What does SB 1162 require? Starting in January, employers with 15 or more workers will be required to disclose salary ranges in job postings, including on third-party sites. Companies with 100+ employees, including contractors, will have to report on mean and median wage data.
- The law only addresses base pay, not benefits, bonuses, or equity.
- In addition to these requirements, the law will require employers to reveal pay scales to employees who request that information about their current role.
Who has to comply with SB 1162? Any 15-plus-person company with employees in California will be subject to the law — even if your HQ is elsewhere.
- It’s unclear whether it will apply to companies with fewer than 15 workers based in California, but this will likely be clarified in the coming months, said Lulu Seikaly, senior corporate employment counsel at Payscale.
What if my employees are remote? The law doesn’t address remote work, and how this law applies to non-California workers who may want to know their role’s pay scale is still a “gray area,” said Rachel Conn, a San Francisco-based partner in the Labor and Employment group at the law firm Nixon Peabody.
- Conn said that large employers should be prepared for requests about pay scales from employees outside California. “You may see pressure from employees to have that information included, even if they’re not subject to the law,” Conn said. “It remains to be seen whether or not it’s going to encompass all remote workers.”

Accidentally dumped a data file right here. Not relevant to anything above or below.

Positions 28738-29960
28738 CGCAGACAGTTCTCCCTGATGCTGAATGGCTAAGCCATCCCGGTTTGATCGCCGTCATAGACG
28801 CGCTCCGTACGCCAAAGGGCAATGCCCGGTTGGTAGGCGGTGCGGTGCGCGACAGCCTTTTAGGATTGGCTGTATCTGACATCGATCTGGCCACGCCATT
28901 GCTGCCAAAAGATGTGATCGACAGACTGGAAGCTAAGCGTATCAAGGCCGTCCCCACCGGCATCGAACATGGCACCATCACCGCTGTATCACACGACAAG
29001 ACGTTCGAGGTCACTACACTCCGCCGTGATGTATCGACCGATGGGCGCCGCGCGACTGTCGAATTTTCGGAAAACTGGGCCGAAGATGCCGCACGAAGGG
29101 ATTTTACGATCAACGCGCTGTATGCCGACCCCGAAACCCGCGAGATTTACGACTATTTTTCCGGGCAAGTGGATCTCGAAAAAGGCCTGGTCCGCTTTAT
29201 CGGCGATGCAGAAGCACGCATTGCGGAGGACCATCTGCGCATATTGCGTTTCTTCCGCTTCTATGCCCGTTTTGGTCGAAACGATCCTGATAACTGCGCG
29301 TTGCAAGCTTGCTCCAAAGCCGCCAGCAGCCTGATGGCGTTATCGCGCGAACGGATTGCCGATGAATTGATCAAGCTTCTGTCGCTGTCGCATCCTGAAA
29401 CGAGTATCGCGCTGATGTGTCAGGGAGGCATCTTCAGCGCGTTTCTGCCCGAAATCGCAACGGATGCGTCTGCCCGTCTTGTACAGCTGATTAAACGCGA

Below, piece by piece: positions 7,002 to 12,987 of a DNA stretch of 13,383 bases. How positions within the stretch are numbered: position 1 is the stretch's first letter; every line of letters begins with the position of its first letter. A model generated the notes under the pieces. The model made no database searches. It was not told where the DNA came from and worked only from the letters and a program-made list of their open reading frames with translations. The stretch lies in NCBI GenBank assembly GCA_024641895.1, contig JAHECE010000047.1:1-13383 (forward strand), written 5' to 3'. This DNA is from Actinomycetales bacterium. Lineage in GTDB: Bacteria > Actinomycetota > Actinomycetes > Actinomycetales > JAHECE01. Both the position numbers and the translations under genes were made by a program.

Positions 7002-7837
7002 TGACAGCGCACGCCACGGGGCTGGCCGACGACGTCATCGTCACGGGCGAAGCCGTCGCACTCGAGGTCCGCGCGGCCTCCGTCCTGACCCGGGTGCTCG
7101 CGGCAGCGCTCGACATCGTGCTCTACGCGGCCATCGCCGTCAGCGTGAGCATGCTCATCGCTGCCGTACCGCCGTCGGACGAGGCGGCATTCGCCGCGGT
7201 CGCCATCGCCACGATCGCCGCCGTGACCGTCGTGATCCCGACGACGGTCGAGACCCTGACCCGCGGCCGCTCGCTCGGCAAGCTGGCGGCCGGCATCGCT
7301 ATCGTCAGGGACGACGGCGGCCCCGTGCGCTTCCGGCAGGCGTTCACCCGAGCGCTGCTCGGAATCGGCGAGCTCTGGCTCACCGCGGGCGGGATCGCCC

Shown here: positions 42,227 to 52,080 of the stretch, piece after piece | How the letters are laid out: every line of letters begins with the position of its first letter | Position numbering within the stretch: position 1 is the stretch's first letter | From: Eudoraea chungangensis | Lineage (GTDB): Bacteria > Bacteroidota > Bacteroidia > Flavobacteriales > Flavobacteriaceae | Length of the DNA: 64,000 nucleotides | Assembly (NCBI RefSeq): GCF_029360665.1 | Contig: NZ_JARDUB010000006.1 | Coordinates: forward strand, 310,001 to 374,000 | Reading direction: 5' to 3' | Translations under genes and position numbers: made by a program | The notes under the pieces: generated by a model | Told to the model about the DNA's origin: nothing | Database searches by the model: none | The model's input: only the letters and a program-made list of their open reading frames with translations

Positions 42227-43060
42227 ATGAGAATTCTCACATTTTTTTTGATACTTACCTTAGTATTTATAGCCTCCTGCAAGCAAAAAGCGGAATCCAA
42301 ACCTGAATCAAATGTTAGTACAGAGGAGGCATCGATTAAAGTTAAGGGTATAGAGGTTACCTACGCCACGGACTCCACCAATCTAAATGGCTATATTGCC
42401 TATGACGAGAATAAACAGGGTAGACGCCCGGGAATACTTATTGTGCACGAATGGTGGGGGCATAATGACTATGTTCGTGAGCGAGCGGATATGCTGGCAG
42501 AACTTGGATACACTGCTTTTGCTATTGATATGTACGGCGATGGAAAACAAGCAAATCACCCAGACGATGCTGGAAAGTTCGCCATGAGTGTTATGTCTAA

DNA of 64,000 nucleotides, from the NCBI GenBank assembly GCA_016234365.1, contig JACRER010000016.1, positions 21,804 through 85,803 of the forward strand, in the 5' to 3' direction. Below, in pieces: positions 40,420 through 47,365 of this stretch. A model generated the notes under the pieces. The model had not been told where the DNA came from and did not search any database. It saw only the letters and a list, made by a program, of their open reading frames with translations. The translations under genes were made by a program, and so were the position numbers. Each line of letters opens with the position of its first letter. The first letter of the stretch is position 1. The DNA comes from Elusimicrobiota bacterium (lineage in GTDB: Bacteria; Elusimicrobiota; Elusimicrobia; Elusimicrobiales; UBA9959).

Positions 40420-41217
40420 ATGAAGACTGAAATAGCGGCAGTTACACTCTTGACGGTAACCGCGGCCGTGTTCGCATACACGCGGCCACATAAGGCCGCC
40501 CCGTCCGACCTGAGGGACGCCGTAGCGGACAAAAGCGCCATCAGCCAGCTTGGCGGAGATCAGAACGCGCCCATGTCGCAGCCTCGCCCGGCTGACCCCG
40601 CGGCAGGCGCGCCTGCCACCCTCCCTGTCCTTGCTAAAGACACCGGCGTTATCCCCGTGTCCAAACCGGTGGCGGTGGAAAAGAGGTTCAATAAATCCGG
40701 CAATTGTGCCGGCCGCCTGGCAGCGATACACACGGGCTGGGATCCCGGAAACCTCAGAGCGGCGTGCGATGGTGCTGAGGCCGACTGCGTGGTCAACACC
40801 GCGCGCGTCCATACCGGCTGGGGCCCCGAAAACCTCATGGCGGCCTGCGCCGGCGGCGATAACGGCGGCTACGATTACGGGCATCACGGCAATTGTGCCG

- Aaron Goldstein, a Seattle-based partner at the law firm Dorsey & Whitney, expects the law to only apply to California-based employees. “Generally speaking, the rule is that protections in the state law apply to the state where the employee lives and works.”
Didn’t California companies with 100+ employees already have to report pay data? Yes! Private companies with 100 or more employees started reporting their annual pay data by sex and race/ethnicity last year.
- The new law expands this requirement to include contract workers, and mandates that companies report their mean and median hourly wage data, said Emily Sweet, VP of social impact at OpenComp and lead executive of the OPEN (Organizations for Pay Equity Now) Imperative.
- “Private employers with 100 or more employees that are hired through labor contractors — third-party sources — must also complete a separate pay data report for their contractual employees as well,” Sweet said. “That is a real difference.”
Can companies get around this? After Colorado passed its pay transparency law, some companies tried to dodge the requirement to disclose pay ranges by excluding Colorado applicants in job ads.
- It’s unlikely that will be much of an issue in California because of the state’s huge labor force and wealth of employers.
- “I don’t think they’re going to be able to get around it in California, because once you have employees in California, California has all the protections of this law,” said Goldstein. “This law is going to primarily be concerned with companies that already have employees in the state.”